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This article was originally published in issue #38
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The progressive metal and Djent scene is huge right now, with a mass of guitar players switching to extended range seven and eight string guitars in scenes reminiscent of the shred scene in the 1980s. This shift is partly due to one Misha Mansoor of the band Periphery, a pioneer of the Djent scene and a very influential figure in its ranks. Loyal fans will want to play almost any guitar that Misha has his hands on, so it makes sense for a company such as Jackson to get involved in producing signature models for such a great and influential player. The Jackson Juggernaut HT-7 was the first iteration of Misha’s signature guitars with an eight string design perfect for the Djent Djeneration! (sorry - I couldn’t resist!). Realising that not everyone wants or can adapt to a seven string, Jackson and Misha have teamed up again to produce the new Juggernaut HT-6, a six string variant that retains the design features of the original but is more accessible for the average player.
The Juggernaut HT-6 is a true signature instrument in every sense, being built totally for Misha’s requirements without too much concern for the end cost for the consumer. These are the actual guitars that Misha uses on tour and, as such, Jackson has adopted a no compromise approach to this build. Stability is of the utmost importance, so the body is constructed from baked basswood for the opaque finish models, or alder with a thick quilt maple top on the translucent versions. In both instances, the neck is quartersawn maple, featuring graphite reinforcement and an ebony fretboard. Our review model sported a luscious quilt maple top with scraped binding and a deep blue, Laguna burst finish with a gloss polyester top coat to emphasise the beautiful wood grain.
Hardware appointments on the HT-6 are as modern and high end as it gets, with 24 Jumbo frets, a Graphtech ‘NuBone’ nut, a pair of Bare Knuckle Juggernaut Humbuckers (Misha’s signature model), Hipshot fixed bridge and locking tuners, 5-way switch, master volume and tone controls with a push/pull coil select feature. All of the hardware is finished in a suitably ‘Metal’ looking matte black that matches wonderfully with the ebony fretboard. Small shark tooth inlays add a slightly more menacing quality to the design that complements the very pointy body and reverse headstock design giving a result that looks very much 2015 rather than a 1980s throwback.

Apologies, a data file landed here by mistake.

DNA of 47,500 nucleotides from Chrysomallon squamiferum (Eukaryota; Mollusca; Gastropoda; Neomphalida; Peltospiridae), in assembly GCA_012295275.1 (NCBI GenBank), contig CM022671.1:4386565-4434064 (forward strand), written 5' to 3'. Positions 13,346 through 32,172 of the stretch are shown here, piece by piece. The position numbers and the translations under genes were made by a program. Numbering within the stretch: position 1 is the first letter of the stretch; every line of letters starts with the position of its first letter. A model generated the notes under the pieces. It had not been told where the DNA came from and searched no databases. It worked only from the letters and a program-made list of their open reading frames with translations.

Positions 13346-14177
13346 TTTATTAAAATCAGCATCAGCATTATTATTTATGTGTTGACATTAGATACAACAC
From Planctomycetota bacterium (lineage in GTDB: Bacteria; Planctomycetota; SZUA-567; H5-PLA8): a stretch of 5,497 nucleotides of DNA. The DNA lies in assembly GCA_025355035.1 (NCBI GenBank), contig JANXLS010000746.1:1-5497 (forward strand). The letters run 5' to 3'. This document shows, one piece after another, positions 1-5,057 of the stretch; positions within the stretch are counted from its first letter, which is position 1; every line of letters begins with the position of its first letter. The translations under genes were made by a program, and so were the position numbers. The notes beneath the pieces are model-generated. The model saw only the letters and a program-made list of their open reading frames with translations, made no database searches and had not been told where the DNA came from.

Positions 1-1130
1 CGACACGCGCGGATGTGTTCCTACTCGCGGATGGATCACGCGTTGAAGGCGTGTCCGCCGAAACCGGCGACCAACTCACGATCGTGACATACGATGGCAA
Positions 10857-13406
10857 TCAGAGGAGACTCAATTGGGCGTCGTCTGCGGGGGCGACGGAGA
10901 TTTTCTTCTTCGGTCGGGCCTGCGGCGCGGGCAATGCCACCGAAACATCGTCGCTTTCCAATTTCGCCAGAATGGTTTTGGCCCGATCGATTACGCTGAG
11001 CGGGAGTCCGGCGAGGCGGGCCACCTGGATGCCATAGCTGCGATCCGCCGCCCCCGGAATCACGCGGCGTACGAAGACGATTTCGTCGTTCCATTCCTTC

The build quality on our sample was exceptional, as it should be at this large four figure price. The finish is of the highest quality and it’s immediately evident from seeing the cool custom case that you’re dealing with a quality product here. Everything from the scarf joint neck design to the direct mounted pickups screams quality that rivals any boutique handmade guitar. The playability is exceptional too, thanks to the super-flat 20” neck radius and thin neck profile, finished with an incredibly smooth hand rubbed urethane gel. This is a shred and riff machine that is perfectly balanced for low end chug and screaming lead work.
If there was any criticism of our sample, it would be that the combination of jumbo frets, a 20” radius and an action so low that, while it managed to avoid any buzzing, meant that some of the life in the tone had been sucked out and each note was accompanied by a slapping sound against the fret. This is perfect for Misha’s high gain style but for lower gain settings it would be worth raising the action somewhat. That, of course, would be no problem but it's worth bearing in mind if you try one and are disconcerted by this effect.
Tonally the HT-6 is equally impressive thanks to the pair of Bare Knuckle Juggernaut pickups. Bare Knuckle are all the rage in the Metal and Djent world and they have a reputation that is well deserved. The Juggernauts excel for both clean and heavy drive sounds with a very impressive level of clarity and dynamics for a high output humbucker. The HT-6 is also surprisingly versatile thanks to a selectable coil split with some cool Strat-like, glassy and ambient single coil tones at your disposal for clean tones, something that Misha makes great use of in his song writing. The HT-6 arrives with a set of 11-56 strings on board, detuned for maximum Djent ability and the Juggernaut pickups do a superb job of translating and controlling the extra low end on offer here. Tuning stability is excellent as you’d expect with Hipshot hardware and the open gear locking tuners look very cool indeed on this reverse, 3-per side headstock.
The HT-6 is a fantastic instrument that is perfect for Misha’s unique style and, as mentioned at the beginning of the review, represents a real signature instrument. The price though is a reflection of the quality of guitar and hardware required for Misha to produce the tones he requires and be road worthy enough for regular touring. It’s evident that Jackson never intended this to be a mass produced, affordable instrument, but rather an uncompromising guitar for one of their rising artists. There will almost inevitably be a more budget friendly, cut down version somewhere down the line, but for now this represents an authentic signature model that is worth every penny if you are a big enough fan and can afford it.